Canadian Journal of General Internal Medicine
16 Volume 13, Special Issue 1, 2018
About the Author
Jeff Healey is with the Population Health Research Institute, McMaster University, Hamilton, Ontario Canada.
Corresponding Author:
How Much Atrial Fibrillation is Enough to
Warrant Oral Anticoagulation: Management of
Subclinical Atrial Fibrillation?
Jeff S. Healey
DOI: 10.22374/cjgim.v13iSP1.314
Stroke due to atrial fibrillation (AF) is common, the cause of significant morbidity and
mortality, but is highly preventable with the appropriate use of oral anticoagulants. Recent
advances in implantable and wearable electrocardiographic (ECG) technologies now allow
continuous monitoring of a patients heart rhythm for months or years at a time. Cohort
studies have shown that using such methods, it is very common to find asymptomatic,
short-lasting episodes of subclinical AF. Subclinical AF is also associated with an increased
risk of stroke; however, the risk is lower than with traditional, ECG-detected AF and the
absolute risk appears to depend on the overall burden of AF. There is currently great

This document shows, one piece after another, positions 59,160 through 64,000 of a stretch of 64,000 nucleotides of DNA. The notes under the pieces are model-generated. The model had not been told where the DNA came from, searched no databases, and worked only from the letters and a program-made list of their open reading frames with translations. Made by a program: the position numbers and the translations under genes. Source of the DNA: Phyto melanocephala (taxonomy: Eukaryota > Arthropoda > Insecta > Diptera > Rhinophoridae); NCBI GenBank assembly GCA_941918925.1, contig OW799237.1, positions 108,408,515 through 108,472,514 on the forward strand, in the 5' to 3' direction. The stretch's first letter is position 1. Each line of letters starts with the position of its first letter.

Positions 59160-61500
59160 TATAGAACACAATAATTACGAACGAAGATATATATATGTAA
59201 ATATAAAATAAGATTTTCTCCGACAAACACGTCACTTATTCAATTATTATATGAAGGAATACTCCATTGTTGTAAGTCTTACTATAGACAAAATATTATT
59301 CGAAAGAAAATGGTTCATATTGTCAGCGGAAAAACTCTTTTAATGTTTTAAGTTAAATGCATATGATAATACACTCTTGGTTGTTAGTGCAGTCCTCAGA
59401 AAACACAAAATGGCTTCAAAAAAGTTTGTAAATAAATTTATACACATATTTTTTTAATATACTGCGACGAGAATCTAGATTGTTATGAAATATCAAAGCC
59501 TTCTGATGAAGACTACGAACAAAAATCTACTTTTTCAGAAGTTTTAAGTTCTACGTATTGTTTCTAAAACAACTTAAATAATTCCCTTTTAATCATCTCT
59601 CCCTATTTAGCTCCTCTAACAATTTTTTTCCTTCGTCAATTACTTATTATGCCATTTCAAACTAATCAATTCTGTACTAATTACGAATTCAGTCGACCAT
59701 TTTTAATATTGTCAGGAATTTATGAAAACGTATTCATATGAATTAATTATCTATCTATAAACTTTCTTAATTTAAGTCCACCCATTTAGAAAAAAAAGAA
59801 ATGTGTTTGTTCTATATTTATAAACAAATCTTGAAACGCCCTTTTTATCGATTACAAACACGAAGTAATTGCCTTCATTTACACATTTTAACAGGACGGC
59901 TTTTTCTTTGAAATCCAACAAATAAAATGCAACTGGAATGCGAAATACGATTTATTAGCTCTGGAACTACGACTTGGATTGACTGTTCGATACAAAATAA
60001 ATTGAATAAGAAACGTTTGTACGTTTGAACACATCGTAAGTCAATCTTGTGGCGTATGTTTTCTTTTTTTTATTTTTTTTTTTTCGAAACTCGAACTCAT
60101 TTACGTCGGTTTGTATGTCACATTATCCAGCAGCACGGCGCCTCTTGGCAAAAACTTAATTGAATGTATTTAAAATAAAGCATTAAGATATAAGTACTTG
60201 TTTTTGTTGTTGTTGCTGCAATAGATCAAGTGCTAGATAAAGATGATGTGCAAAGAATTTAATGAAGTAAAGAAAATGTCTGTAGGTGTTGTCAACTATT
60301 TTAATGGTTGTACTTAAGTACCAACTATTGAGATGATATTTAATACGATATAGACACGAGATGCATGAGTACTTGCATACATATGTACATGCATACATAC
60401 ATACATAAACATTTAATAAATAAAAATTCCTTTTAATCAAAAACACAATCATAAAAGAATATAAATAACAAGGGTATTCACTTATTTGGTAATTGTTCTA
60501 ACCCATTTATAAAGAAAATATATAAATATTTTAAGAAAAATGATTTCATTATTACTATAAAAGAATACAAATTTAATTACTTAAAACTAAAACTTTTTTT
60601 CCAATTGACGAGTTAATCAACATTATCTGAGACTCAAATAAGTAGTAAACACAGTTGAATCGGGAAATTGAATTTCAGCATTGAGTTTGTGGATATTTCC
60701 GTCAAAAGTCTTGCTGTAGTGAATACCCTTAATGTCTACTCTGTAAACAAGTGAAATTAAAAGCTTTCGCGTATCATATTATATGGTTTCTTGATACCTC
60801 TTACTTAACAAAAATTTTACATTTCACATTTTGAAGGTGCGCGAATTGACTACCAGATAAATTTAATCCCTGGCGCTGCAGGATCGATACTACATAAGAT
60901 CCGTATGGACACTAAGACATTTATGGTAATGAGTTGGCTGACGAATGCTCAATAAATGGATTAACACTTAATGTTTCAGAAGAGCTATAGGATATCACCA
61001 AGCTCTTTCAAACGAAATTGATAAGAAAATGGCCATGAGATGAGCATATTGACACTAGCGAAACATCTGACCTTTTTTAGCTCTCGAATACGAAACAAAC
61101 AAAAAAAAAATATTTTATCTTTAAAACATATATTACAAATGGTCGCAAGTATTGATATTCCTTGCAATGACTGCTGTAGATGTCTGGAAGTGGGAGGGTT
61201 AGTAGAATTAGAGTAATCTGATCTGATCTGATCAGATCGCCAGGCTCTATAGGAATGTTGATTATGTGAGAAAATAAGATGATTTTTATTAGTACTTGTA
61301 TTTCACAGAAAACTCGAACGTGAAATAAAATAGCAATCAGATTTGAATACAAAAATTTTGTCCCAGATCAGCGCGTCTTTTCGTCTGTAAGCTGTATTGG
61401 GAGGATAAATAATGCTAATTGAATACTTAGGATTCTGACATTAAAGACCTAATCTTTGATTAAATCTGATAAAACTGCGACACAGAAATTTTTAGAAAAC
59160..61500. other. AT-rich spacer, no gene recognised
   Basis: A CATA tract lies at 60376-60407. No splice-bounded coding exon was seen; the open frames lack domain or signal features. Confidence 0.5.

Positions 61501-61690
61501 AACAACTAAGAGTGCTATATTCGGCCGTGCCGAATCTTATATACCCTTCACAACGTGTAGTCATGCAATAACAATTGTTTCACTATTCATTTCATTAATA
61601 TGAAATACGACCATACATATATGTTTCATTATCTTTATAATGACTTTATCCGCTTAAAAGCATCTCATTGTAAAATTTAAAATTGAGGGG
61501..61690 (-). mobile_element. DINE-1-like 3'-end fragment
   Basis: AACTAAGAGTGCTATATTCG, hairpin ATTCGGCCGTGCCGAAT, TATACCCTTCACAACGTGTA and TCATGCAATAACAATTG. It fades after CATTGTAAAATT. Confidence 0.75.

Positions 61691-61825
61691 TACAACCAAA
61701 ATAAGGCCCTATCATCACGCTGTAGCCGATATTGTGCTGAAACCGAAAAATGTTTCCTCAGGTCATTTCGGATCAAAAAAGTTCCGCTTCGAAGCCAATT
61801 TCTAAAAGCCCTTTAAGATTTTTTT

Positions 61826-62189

uncertainty as to what duration of AF should trigger the use of oral anticoagulation in
specific patient groups. Large randomized trials are underway to help clarify this issue;
however, in the meantime, researchers and guideline committees have proposed some
guidance to assist clinicians.
Atrial Fibrillation Special Issue
The use of oral anticoagulants in patients with atrial fibrillation
(AF) is one of the most effective strategies to prevent stroke.
As our population ages, the risks of both AF and stroke are
However; with the advent of safe, and easy-to-use
direct oral anticoagulants,
clinicians are increasingly motivated to
detect and treat AF. There is optimism in the medical community